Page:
The Director of the Department must create an advisory committee (committee) on occupational disease presumptions composed of two epidemiologists, two preventative medicine physicians, and one industrial hygienist. The research Director of the SHARP serves as the non-voting chair. Conflict of interest provisions apply to all members.

The chair or ranking member of the appropriate legislative committee may initiate a request for the committee to review scientific evidence and make recommendations on specific disorders or diseases or occupations to include in the provisions on presumptions. The committee must conduct a thorough review of the literature on the disease or disorder, relevant exposures, and strength of the association between the occupation and the disease or disorder. The committee may consult nationally recognized experts or subject matter experts.

Within the earlier of 180 days or when the committee reaches a consensus recommendation, the committee must provide a recommendation to the Legislature. Recommendations must be made by a majority of the voting members, and any member may write a dissent. Recommendations must include a description of the scientific evidence and supporting information. Estimates of the number of Washington workers at risk, the prevalence of the disease or disorder, and the medical treatment and disability costs should be included with the recommendation if available.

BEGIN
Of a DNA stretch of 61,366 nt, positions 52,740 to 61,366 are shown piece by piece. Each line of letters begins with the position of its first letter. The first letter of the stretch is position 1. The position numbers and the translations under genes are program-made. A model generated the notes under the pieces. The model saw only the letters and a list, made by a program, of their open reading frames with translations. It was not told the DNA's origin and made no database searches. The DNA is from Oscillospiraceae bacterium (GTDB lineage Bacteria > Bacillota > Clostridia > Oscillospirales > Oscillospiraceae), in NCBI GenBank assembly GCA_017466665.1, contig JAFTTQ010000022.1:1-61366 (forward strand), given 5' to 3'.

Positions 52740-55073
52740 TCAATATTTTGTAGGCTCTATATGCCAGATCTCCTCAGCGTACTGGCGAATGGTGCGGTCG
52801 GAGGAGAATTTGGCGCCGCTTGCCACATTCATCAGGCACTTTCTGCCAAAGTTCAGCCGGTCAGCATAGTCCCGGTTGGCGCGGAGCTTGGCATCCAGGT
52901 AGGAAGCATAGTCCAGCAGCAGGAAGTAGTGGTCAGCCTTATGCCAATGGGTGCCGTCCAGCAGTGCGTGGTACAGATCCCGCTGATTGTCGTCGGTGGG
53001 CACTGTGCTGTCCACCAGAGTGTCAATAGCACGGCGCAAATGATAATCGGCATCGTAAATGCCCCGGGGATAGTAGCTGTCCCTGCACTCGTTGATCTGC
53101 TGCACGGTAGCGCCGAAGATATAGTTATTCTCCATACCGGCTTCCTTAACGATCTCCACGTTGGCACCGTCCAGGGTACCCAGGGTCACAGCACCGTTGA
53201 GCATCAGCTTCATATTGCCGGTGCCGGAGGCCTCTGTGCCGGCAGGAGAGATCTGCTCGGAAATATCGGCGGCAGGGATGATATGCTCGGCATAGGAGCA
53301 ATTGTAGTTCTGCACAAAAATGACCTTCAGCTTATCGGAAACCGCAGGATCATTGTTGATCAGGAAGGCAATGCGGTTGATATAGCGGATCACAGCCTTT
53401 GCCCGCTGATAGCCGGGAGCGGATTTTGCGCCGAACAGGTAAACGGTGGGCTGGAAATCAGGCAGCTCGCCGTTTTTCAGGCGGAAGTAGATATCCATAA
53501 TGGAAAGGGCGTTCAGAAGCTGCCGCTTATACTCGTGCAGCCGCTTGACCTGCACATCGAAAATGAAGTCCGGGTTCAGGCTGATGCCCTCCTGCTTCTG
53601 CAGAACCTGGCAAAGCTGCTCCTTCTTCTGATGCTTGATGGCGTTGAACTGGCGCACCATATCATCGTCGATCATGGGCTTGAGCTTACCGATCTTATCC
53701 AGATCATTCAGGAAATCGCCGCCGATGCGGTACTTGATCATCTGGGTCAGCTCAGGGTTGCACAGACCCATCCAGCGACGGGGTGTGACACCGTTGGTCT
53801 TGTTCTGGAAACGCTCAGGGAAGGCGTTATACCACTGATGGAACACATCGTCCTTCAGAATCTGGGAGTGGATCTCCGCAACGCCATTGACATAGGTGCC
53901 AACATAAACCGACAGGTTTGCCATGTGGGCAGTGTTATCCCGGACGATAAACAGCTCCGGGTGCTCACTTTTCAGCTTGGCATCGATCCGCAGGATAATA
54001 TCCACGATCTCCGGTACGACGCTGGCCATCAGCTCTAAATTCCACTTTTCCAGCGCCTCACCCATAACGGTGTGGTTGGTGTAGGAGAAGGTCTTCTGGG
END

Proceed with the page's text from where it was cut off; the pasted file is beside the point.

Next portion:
The SHARP provides organizational and scientific support to the committee.

Appropriation: None.

Fiscal Note: Available.

Effective Date: The bill takes effect 90 days after adjournment of the session in which the bill is passed.

Staff Summary of Public Testimony:

(In support) A lot of difficult work went into this bill and it has broad support.  Firefighters and law enforcement officers put themselves at risk.  Many studies show that firefighters have a higher risk of disease than the general population, and there are five additional cancers that should be added to the presumption.  Fire investigators have the same exposure.  The bill also recognizes the special risks of law enforcement.  Washington has not kept up with other states with respect to law enforcement presumptions.  Compared to last year's bill, there is a smaller set of diseases and a scientific panel is added.

(Opposed) None.

(Other) The 10-year requirement to be eligible for the cancer presumption is excessive. Psychologists should be added to the committee.

Persons Testifying: (In support) Representative Doglio, prime sponsor; Teresa Taylor, Washington Council of Police and Sheriffs; Christine Brewer, Washington Self-Insurers Association; Mellani McAleenan, Washington State Association of Counties; A.J. Johnson, Washington State Council of Firefighters; and Logan Bahr, Association of Washington Cities.

(Other) Casey Ward, Washington State Psychological Association.

Persons Signed In To Testify But Not Testifying: None.